The Hyundai IONIQ Plug-in Hybrid fits the bill for those who want the smart looks and quality feeling interior of the IONIQ range, plus a taste of electric motoring, without making the switch to the full electric variant.
The Hyundai IONIQ Plug-in is a plug-in hybrid (PHEV). The maximum power of the Hyundai IONIQ Plug-in is 104 kW (139 hp). The maximum torque is 195 lb-ft. The Hyundai IONIQ Plug-in is front wheel drive and can accelerate from 0 to 62 miles per hour in 10.6 seconds. The top speed is 110 mph.
The battery of the Hyundai IONIQ Plug-in has a total capacity of 8.9 kWh. The usable capacity is 7.1 kWh (estimate). A range of about 26 miles is achievable on a fully charged battery. The actual range will however depend on several factors including climate, terrain, use of climate control systems and driving style.
For example: sustaining high speeds in cold weather could result in a range of around 19 mi. However, driving at low speeds in mild weather will increase the range to around 35 mi.
The combined (motorway and city) energy consumption of the Hyundai IONIQ Plug-in is about 270 Wh per mile in electric-only mode. By comparison, this energy consumption is the equivalent of a fuel consumption of 148 mpg in a traditional petrol car.
The actual energy consumption will depend on several factors including climate, terrain, use of climate control systems and driving style. For example: sustaining high speeds in cold weather could result in an energy use of around 370 Wh per mile. However, driving at low speeds in mild weather will increase the efficiency to about 200 Wh per mile.
While driving in full-electric mode, the Hyundai IONIQ Plug-in will not emit any CO2. When the battery is empty, or if the engine load is high, the internal combustion engine will be used. As fuel consumption and CO2 emissions are directly proportional, the average CO2 emssions of a Hyundai IONIQ Plug-in will depend greatly on several key factors that determine fuel consumption. Note: CO2 emissions are calculated per kilometre.
When driving using only the petrol engine, CO2 emissions will be around 117 grams of CO2 per kilometre on the combined (motorway and city) cycle. However, if the average trip distance is relatively short and the car is charged between trips, the average CO2 emissions will be reduced significantly.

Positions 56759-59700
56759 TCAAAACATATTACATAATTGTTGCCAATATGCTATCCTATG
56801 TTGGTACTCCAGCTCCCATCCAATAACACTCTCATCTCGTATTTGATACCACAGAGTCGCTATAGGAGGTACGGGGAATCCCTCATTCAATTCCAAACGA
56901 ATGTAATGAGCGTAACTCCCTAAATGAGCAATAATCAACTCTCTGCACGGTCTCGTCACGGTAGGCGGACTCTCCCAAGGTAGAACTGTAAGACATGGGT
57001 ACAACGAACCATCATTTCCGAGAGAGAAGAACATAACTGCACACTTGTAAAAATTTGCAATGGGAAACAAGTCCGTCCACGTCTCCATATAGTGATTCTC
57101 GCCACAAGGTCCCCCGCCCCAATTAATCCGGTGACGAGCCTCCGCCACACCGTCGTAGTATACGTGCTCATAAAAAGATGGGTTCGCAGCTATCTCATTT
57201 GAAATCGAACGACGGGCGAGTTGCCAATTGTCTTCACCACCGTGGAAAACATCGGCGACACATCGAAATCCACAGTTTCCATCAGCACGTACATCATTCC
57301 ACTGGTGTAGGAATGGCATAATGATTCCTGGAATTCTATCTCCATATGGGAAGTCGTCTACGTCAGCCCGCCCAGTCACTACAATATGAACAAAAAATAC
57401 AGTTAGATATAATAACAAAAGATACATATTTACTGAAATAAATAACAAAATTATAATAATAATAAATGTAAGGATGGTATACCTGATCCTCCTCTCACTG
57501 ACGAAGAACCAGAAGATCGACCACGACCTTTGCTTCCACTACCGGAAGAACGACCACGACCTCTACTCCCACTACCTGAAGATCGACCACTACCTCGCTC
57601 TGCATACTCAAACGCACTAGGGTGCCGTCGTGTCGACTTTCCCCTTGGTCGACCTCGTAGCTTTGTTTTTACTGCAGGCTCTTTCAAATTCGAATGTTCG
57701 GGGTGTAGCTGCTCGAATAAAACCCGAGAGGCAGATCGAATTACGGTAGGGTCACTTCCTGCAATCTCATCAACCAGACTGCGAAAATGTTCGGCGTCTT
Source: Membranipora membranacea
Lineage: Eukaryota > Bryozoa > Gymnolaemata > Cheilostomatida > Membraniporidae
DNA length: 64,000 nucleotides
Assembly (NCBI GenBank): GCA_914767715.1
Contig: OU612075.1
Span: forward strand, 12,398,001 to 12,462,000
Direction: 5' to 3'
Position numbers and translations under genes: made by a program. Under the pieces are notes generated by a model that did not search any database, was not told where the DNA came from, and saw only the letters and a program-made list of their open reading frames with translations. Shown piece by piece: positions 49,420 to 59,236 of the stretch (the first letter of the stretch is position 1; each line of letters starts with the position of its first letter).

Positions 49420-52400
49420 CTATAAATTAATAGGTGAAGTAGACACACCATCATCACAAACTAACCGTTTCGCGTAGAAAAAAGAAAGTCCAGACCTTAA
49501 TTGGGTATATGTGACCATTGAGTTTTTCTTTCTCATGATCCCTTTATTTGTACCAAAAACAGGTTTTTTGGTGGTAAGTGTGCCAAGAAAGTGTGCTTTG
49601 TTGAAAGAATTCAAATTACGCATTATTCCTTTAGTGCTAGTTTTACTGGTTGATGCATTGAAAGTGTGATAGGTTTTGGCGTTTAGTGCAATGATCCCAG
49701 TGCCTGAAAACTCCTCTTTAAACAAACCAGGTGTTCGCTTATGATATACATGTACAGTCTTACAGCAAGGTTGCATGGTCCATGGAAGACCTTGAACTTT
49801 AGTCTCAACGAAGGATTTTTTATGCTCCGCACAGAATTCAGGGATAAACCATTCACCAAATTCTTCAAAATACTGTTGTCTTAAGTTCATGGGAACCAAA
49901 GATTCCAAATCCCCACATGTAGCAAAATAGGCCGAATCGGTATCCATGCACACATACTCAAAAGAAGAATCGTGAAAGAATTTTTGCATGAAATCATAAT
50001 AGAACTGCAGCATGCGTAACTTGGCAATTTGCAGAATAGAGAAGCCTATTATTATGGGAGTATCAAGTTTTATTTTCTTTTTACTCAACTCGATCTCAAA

CO2 Emissions will drop to 0 g/km on a 15 mile trip, 23 g/km on a 30 mile trip and 70 g/km on a 60 mile trip. This only includes tailpipe CO2 emissions. The energy needed to charge the battery might have been (partly) generated by the use of fossil fuels. Additionally, CO2 is emitted during the production and transport of fossil fuels. The offical figures in accordance with the NEDC driving cycle for CO2 emissions of 26 g/km are for comparison of vehicles only and have no relevance in practice.
As they have no gearbox, clutch or combustion engine, EVs offer a smoother and quieter ride than petrol or diesel cars. Their lower centre of gravity and different 'skateboard' chassis mean easier handling and greater flexibility too. Instant torque and a simpler powertrain give EVs the advantage when it comes to taking off from a stop position. This means that 0-60 figures can be exceptional and hill starts are never a problem. Some of the fastest cars in the world are EVs.
Running costs are far cheaper than those for a car with a traditional petrol or diesel engine. When it comes to charging, a rough estimate (which assumes you charge your EV at home at the cheapest overnight rate) puts the cost of charging a fully electric vehicle at 2p per mile compared with 16p per mile for the average petrol or diesel car. However, charging costs will be even cheaper, of course, if you use your FREE zeVie charging card at your chosen provider's public charging stations or take advantage of the free charging offered at some supermarkets, workplaces, shopping centres and elsewhere. As electric cars have far fewer moving parts than traditional cars, they will also be far cheaper to service and repair and are far less likely to break down. The numerous government incentives on offer also make an EV cheaper to run. These include free parking in many places and exemptions from Road Tax and Congestion Charges.
EV manufacturers are now offering warranties of up to eight years and 100,000 miles for batteries. Some predictions give electric batteries a lifespan of at least 200,000 to 300,000 miles.
The network of EV chargers in the UK is extensive and growing rapidly by the day. At the time of writing there are over 10,330 public charging locations in the UK with more than 28,000 connectors. Approximately 25 new charging stations are currently being installed every day.*
* statistics supplied by https://www.zap-map.com